The overkill police presence, the military-style siege, the evil bombing, and the wicked burning- at worst with Goode’s approval and at best without his opposition- were not just “grossly negligent” and “unconscionable” as the MOVE Commission officially noted in Findings Number 15 and 18. They also were murderous because first degree murder in Pennsylvania is defined in Pa.C.S. 2502(a) and (d) as the “willful, deliberate, and premeditated” killing of a human being. Intentionally dropping a firebomb on adults and children along with intentionally allowing a blazing fire to spread unchecked meets that legal definition. And, in this case, it really was “Black on Black crime.”
Despite his involvement in and ultimate responsibility for such inhuman carnage, Goode is not all bad. In fact, apart from that tragically unforgettable May 13, 1985 date, he has worked tirelessly to improve the conditions of Black people throughout Philadelphia. For example, as Mayor, he created and implemented progressive policies that increased the number of Blacks in top-level city government positions, that boosted the amount of city contracts to Black businesses, and that expanded development in North Philly. Afterward, as U.S. Deputy Assistant Secretary of Education, he focused on improving access to quality resources in the nation’s inner city schools. And he continues to serve as President and CEO of Amachi, Incorporated, a nationally renowned Christian mentoring program for 300,000 children of incarcerated parents and as Chairman and CEO of Self, Incorporated, a non-profit organization that assists and empowers over 600 homeless men and women.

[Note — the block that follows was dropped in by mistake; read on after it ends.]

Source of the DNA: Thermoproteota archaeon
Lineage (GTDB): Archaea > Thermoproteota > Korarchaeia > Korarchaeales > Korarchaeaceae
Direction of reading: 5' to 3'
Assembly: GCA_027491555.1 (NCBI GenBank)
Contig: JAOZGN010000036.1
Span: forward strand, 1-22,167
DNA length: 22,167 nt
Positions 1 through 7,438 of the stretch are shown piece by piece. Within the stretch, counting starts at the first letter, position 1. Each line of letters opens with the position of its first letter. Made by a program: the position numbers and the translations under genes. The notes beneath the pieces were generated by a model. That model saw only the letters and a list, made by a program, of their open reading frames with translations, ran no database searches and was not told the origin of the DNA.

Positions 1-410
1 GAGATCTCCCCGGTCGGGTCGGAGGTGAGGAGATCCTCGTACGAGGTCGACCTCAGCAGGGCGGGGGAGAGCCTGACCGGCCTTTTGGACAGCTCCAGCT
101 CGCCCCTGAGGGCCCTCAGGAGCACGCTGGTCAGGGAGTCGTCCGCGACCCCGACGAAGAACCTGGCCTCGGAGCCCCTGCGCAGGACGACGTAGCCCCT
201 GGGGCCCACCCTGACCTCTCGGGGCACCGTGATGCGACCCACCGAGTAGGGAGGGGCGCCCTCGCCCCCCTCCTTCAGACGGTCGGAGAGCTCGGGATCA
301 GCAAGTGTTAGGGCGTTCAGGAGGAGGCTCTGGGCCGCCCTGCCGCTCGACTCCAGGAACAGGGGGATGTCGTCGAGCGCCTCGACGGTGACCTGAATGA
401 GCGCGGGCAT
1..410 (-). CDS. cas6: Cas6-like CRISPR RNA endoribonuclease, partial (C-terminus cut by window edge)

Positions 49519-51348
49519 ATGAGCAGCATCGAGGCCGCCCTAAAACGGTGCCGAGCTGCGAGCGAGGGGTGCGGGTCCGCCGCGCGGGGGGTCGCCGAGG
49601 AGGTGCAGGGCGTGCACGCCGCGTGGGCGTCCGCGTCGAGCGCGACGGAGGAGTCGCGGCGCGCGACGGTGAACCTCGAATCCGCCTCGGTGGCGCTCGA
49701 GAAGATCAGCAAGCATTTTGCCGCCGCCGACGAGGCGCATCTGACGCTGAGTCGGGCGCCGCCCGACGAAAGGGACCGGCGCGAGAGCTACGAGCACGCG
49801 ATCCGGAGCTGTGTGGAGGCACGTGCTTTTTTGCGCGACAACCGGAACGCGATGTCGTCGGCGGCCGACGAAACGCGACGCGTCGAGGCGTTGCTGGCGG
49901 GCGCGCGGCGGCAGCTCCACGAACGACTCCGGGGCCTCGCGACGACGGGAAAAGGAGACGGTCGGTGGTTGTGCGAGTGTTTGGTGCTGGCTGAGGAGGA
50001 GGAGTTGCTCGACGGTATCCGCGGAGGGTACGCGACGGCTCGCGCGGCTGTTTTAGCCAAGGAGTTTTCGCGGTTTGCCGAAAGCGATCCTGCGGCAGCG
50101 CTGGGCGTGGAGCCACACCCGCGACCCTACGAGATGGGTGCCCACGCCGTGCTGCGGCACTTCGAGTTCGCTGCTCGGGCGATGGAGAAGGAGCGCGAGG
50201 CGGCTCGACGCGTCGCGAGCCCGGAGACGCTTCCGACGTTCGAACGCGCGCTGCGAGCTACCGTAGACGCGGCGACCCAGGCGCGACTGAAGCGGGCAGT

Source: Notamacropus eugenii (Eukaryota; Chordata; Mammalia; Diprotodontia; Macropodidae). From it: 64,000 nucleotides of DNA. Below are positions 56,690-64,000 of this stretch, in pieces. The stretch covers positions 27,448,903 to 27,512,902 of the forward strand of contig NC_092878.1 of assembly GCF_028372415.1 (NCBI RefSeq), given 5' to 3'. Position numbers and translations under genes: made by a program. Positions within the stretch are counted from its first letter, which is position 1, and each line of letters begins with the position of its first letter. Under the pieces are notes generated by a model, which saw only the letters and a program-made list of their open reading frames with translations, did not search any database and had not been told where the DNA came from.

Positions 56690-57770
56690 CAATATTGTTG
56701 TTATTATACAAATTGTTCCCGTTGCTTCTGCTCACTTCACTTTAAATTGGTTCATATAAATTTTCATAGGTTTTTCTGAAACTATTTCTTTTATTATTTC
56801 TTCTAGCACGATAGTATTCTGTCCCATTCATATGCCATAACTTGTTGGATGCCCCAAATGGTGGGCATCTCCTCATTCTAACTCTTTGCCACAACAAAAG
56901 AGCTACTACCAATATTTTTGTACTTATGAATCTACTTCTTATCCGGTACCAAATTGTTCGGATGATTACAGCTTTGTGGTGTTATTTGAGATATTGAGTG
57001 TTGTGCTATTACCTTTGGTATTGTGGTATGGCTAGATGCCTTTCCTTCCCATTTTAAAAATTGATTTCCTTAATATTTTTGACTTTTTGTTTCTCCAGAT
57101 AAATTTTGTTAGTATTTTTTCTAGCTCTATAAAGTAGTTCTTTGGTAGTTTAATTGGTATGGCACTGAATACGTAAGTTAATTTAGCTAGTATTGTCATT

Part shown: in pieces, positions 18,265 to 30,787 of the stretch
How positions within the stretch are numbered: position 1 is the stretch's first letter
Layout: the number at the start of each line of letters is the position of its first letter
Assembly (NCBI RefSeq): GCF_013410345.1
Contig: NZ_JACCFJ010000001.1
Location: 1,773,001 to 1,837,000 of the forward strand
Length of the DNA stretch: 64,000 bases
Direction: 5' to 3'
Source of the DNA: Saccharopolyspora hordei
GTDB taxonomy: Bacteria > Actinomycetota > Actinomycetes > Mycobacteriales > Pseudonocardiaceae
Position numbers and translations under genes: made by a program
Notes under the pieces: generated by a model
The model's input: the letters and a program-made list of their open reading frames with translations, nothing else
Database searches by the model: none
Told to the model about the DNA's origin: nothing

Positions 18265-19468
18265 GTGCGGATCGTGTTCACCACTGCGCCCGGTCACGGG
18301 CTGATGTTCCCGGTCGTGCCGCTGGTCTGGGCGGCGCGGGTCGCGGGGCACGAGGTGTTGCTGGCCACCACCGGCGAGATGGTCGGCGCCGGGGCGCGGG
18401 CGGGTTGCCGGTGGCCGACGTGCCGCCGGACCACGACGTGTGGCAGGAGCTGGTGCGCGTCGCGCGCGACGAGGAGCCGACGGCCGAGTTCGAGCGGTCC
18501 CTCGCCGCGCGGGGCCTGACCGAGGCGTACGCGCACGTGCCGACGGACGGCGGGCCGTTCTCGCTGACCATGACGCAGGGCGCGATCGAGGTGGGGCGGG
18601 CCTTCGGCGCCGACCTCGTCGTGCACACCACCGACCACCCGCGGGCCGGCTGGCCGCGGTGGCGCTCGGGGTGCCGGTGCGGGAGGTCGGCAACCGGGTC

As a result, because of Rev. Goode’s tireless community service and selfless religious work apart from his indefensibly heartless conduct and inexcusably heartless statements in connection with May 13, I’m not necessarily saying there should be no City Council street renaming ceremony in his honor in the 2400 block of North 59th Street on Sept. 21 at 10:00 am. I’m simply saying there should be none if he does not first issue a personal and public humble, heartfelt, and unconditional apology to the still-grieving families of the dead and to the still-traumatized homeowners and residents as well as a public apology to all other city residents from then and now. If, and only if, he does that, many Philadelphians, including me, might reconsider our current renaming opposition.
I truly believe my friend Rev. Dr. Goode just might issue such an apology because he is a genuine Christian. And before acting or speaking, genuine Christians always ask themselves, “What would Jesus do?” and then act and speak accordingly.